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Every Day we post 10 new Classical CD and DVD reviews. A free weekly summary is available by e-mail. MusicWeb is not a subscription site. To keep it free please purchase discs through our links.

  Classical Editor: Rob Barnett  
Founder Len Mullenger   


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Wolfgang Amadeus MOZART (1756-1791)
The Great Composers Series

DVD [52’00]
String Quartet in D minor, K.421
Movement I [8’20]
Movement II [7’36]
Movement III [3’52]
Movement IV [9’48]
CD1 [74’39]
1. Le Nozze Di Figaro: Overture [4’28]
2. Piano Concerto No. 21 in C major K467 "Elvira Madigan": Andante [6’26]
3. Piano Sonata in A major K331: Rondo alla Turca [3’24]
4. Clarinet Concerto in A major K622 "Out of Africa": Adagio [6’24]
5. Jupiter Symphony in C major K551: Allegro vivace [11’51]
6. Requiem in D minor K 626: Requiem aeternam [4’46]
7. Ave Verum Corpus [3’37]
8. Clarinet Quintet in A major K581: Allegro [9’04]
Eine Kleine Nachtmusik, Serenade in G major K525:
9. Allegro [5’16]
10. Romanze, andante [4’36]
11. Menuetto [1’41]
12. Rondo, allegro [3’56]
13. Flute Concerto No. 1 in G major K313: Allegro [9’48]
La Petite Bande, Sigiswald Kuijken (1)
Derek Han, piano. Philharmonia Orchestra/Paul Freeman (2)
Klára Würtz, piano (3)
Harmen de Boer, clarinet; Amsterdam Sinfonietta/Lev Markiz (4)
Mozart Akademie Amsterdam, Jaap ter Linden (5)
Chamber Choir of Europe, Kammerorchester Pforzheim/Nicol Matt (6)
The Choir of St. John’s College Cambridge/Christopher Robinson (7)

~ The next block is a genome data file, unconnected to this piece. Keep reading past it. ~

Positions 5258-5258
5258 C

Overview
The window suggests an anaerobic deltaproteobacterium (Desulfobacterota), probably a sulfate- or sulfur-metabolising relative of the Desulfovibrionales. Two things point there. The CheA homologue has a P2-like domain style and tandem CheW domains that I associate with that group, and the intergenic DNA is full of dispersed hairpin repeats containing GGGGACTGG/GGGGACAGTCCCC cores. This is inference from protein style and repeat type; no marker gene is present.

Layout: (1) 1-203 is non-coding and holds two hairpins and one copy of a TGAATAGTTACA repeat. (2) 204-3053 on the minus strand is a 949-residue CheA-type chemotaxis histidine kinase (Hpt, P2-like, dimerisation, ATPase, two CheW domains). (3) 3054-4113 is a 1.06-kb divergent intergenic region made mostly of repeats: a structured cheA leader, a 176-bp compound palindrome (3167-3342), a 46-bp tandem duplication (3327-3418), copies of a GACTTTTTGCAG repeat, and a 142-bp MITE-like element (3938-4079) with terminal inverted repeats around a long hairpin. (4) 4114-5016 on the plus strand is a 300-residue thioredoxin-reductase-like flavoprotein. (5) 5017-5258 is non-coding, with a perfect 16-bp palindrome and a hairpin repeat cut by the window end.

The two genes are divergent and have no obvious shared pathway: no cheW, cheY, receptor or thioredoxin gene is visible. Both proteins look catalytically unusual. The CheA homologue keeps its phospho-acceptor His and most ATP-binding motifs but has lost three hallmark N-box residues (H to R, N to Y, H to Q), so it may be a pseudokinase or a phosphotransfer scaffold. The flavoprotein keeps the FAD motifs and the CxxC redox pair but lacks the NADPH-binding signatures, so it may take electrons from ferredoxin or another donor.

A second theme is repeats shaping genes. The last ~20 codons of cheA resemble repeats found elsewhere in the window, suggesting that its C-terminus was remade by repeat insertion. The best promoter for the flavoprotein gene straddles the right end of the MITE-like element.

Karl Leister, clarinet; Brandis Quartet (8)
Kammerorchester Mannheim/Florian Heyerick (9-12)
Peter-Lukas Graf, flute; English Chamber Orchestra/Raymond Leppard (13)
CD2 [63’47]
1. Cosi Fan Tutte: Overture [4’50]
2. Flute and Harp Concerto in C major K299: Andantino [8'06]
3. Piano Concerto in F major K459: Allegro assai [7’47]
4. Gran Partita in B flat major K361: Adagio [5’15]
5. Symphony in C major K425 Linzer: Andante [9’23]
6. Serenata Notturna in D major K239: Marcia [4’42]
7. Posthorn Serenade in D major K320: Concertante (andante grazioso) [8’00]
8. Violin Concerto No. 5 in A major K219: Allegro aperto [9’28]
9. Piano Sonata in C major K545: Allegro [3’16]
10. Le Nozze di Figaro: Voi che sapete [2’46]
La Petite Bande/Sigiswald Kuijken (1)
Marc Grauwels, flute; Giselle Herbert , harp; Les Violons du Roy/Bernard Labadie (2)
Derek Han, piano; Philharmonia Orchestra/Paul Freeman (3)
European Chamber Orchestra Wind Ensemble/Alexander Schneider (4)
Mozart Akademie Amsterdam/Jaap ter Linden (5)
Gil Sharon, violin; Amati Chamber Orchestra (6)
Symphonieorchester des Bayerischen Rundfunks/Sir Colin Davis (7)
Emmy Verhey, violin; Concertgebouw Chamber Orchestra/Eduardo Marturet (8)
Klára Würtz, piano (9)
Monica Groop, soprano; La Petite Bande/Sigiswald Kuijken (10)
BRILLIANT CLASSICS 92410 [DVD: 52.00; 2CDs: 74.39 + 63.47]


Attractive stylish packaging is no substitute for information. Before removal of the cellophane seal we only know that we are purchasing a DVD and 2 CDs; the former biographical with ‘choreographed movements’ and ‘performed by the Oxford String Quartet; the latter of Mozart’s "…most famous and best loved works…". Therefore without research of some description we do not know which works are on any of the discs.

Removing the cellophane and sleeve reveals a beautifully presented triptych of three disc holders backed by the list of works exactly as I have set out above.

Good: the DVD will give an opportunity to study finger movements, bowing and playing techniques. But wait. Where does the ‘choreography’ fit in? Warning bells begin to sound. So press ‘play’.

The commentary on Mozart’s life begins and ends the DVD, and intersperses the movements of the quartet. A smoothly compiled succession of town scenes, architecture, countryside, paintings, portraits and silhouettes are all material to the point being made in the voice-over. The information is fine but to pack Mozart’s full life into 23 minutes is not realistic. We are given a history of the man with few references to his works.